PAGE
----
Having discussed specific positioning and market technicals, Goldman then proceeds to discuss the economic impact on corporate leverage and growth, specifically noting that a rise in the cost of capital in both equity and bonds combined with other dynamics including tax reform and global risk aversion, have led corporates to reduce net leverage. This is notable because this reduction in leverage, while risk-reducing for any individual company, has the potential to translate into lower future earnings and cash flow growth for even companies that are not reducing leverage. Lower growth leads to less investment, reinforcing the fundamental feedback loop.

6. Corporate leverage is in decline: Decrease in Debt Issuance, increase in Cash Balances are only partially offset by Buybacks.

Marshall writes that Goldman monitors leverage ratios for evidence that corporates are pulling back on investments and risk.  Investment Grade companies have issued far less debt this year than normal, partly due to the increased domestic cash balances following tax reform but also due to strong operating cash flow. Low net issuance in credit markets (low supply) has created a scarcity of securities at a period where the search for yield remains robust (high demand), allowing the bond market to perform well; however, this lack of issuance means there is less capital deployed in the economy for capex or inventories. As borrowing costs rise, the incentives to limit new debt issuance will climb, further increasing the hurdle rate for new projects. In 2007, the Fed reacted quickly by lowering interest rates as soon as credit spreads widened (Exhibit 4 above). In 2018, the rise in rates is exacerbating the more modest credit spread increase. Goldman sees early signs that the increase in rates is causing lower debt issuance at the margin; as a result the bank's analysts expect leverage to fall (light blue bars, bottom-up based estimates), extending the deleveraging trend that began in 2017.

7. Economic impact of equity declines.

As we showed over the weekend, according to Goldman economists, the 6% decline in the stock market since late September has been the most important driver of the recent tightening in financial conditions. They estimate that the 0.5pp boost to GDP growth from higher equity prices at the start of the year has already disappeared. Following the recent sell-off, their base case is that the equity impulse to growth declines further to -0.25pp next year; this would account for half of the -1.5pp swing in the FCI impulse from a boost to a drag since the start of the year, but the uncertainty is substantial, in part reflecting two-sided risks to equities themselves. An exogenous additional 10% decline in stock prices would increase the drag to 0.75pp annualized and could be enough to push GDP growth below potential next year, given the simultaneous  waning of the fiscal impulse. Conversely, a stock market rally at a 4% pace per quarter would likely lead to a rebound in the equities impulse to +0.25pp and keep GDP growth well above potential.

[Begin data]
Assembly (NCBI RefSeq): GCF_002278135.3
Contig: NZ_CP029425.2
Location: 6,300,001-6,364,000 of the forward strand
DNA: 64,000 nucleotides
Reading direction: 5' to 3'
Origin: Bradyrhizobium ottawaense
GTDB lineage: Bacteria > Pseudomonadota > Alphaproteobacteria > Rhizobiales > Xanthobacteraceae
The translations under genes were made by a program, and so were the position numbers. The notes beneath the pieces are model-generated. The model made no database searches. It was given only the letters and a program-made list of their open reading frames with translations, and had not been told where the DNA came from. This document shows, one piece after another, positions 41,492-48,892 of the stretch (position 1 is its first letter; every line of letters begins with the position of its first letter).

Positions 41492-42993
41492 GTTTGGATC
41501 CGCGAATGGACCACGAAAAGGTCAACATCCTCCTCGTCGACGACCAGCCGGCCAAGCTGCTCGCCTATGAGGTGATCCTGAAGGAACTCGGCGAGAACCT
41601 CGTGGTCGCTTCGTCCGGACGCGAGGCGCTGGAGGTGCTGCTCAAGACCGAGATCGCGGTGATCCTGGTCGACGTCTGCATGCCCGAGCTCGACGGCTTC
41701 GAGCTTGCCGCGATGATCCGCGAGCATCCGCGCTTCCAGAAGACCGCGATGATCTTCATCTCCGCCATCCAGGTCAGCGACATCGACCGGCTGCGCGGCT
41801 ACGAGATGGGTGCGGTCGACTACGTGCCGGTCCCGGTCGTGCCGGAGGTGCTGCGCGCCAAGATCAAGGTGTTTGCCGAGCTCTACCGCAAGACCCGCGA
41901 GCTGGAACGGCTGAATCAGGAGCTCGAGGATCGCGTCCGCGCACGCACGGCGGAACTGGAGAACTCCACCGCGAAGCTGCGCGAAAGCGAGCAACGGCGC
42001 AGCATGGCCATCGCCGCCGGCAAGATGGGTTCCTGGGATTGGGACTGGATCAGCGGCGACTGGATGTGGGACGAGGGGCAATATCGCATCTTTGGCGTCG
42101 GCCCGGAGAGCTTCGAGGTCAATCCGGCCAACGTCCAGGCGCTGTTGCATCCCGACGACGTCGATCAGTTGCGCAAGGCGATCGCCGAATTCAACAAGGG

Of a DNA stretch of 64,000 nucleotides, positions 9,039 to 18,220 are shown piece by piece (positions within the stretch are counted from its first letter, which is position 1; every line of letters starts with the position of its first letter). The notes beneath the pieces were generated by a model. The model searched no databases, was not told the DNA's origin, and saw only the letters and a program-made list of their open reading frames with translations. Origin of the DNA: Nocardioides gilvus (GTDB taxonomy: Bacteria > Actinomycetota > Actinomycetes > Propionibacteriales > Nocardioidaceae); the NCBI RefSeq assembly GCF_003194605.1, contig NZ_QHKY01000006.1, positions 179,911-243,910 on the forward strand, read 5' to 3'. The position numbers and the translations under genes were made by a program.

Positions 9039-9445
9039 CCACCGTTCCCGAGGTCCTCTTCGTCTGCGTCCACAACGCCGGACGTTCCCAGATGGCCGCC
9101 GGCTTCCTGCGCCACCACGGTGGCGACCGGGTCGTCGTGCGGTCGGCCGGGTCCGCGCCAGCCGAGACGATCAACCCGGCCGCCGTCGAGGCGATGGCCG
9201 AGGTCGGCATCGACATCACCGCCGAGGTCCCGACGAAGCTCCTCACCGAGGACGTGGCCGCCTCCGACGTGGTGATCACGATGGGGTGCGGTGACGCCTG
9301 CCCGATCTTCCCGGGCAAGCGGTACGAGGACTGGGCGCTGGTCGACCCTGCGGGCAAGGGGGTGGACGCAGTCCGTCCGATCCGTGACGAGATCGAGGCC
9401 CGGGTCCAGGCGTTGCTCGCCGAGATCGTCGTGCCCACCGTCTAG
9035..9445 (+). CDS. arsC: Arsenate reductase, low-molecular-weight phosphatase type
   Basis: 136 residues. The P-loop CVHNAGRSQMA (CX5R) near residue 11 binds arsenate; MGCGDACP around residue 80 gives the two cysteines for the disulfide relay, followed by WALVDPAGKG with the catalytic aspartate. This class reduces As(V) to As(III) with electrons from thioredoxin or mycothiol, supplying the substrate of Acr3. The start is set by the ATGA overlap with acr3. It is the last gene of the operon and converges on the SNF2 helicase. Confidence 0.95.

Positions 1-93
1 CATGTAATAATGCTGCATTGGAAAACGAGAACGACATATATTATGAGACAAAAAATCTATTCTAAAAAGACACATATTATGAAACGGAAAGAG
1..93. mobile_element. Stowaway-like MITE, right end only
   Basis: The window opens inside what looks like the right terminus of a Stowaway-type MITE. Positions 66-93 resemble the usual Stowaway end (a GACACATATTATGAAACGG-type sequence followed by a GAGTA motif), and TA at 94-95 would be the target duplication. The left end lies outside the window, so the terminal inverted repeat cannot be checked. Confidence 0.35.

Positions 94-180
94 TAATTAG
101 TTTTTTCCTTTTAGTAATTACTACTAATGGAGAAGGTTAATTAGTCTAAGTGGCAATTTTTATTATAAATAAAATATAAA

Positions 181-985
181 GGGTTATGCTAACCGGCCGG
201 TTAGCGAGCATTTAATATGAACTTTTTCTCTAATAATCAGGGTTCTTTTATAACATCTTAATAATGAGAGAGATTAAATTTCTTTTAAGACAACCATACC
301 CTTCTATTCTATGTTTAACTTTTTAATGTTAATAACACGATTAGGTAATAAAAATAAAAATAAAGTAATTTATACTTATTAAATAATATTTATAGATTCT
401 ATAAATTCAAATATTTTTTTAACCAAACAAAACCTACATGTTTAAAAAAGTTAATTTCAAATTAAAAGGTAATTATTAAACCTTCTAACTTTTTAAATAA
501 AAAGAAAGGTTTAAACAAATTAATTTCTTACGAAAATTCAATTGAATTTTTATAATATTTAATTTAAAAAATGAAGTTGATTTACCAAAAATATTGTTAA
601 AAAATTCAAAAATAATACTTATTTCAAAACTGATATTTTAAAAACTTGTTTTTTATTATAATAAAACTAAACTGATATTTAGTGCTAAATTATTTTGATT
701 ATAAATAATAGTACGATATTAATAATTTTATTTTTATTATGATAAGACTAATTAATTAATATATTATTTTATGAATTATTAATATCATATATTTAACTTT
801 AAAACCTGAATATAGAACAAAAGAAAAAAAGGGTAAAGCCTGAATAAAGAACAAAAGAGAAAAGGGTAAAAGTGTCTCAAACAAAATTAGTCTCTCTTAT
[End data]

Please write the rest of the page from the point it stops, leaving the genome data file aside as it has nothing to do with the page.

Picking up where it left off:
* * *

While virtually every bank in recent weeks has laid out the growing risk to the bullish cash, none - with the possible exception of Morgan Stanley - has been willing to go so far as to stake a specific bearish call, and this Goldman note is no different because as Marshall concludes, "we do not view the above metrics as suggesting there is an impending bear market or recession."

However, the bank does believe there is rising potential for a market drawdown, increased volatility and asymmetries in equity return distributions. Marshall's advice? buy options to mitigate risk:

Traditional portfolio hedges are attractive, particularly those with terms of longer than 1 year. Call buying in single stocks is an attractive substitute for long-stock positions to maintain upside exposure while limiting risk in a drawdown.

On the other hand, if Goldman is correct and the recent market volatility is presaging a market quake, similar to what happened just one year after the August 2007 quant meltdown, it is unlikely that option-based hedges - which are reliant on the survival of one or more financial counterparties - will do much at a time when the Fed's only recourse will be to shut down the market for a brief, or not so brief, period of time to preserve and restore confidence.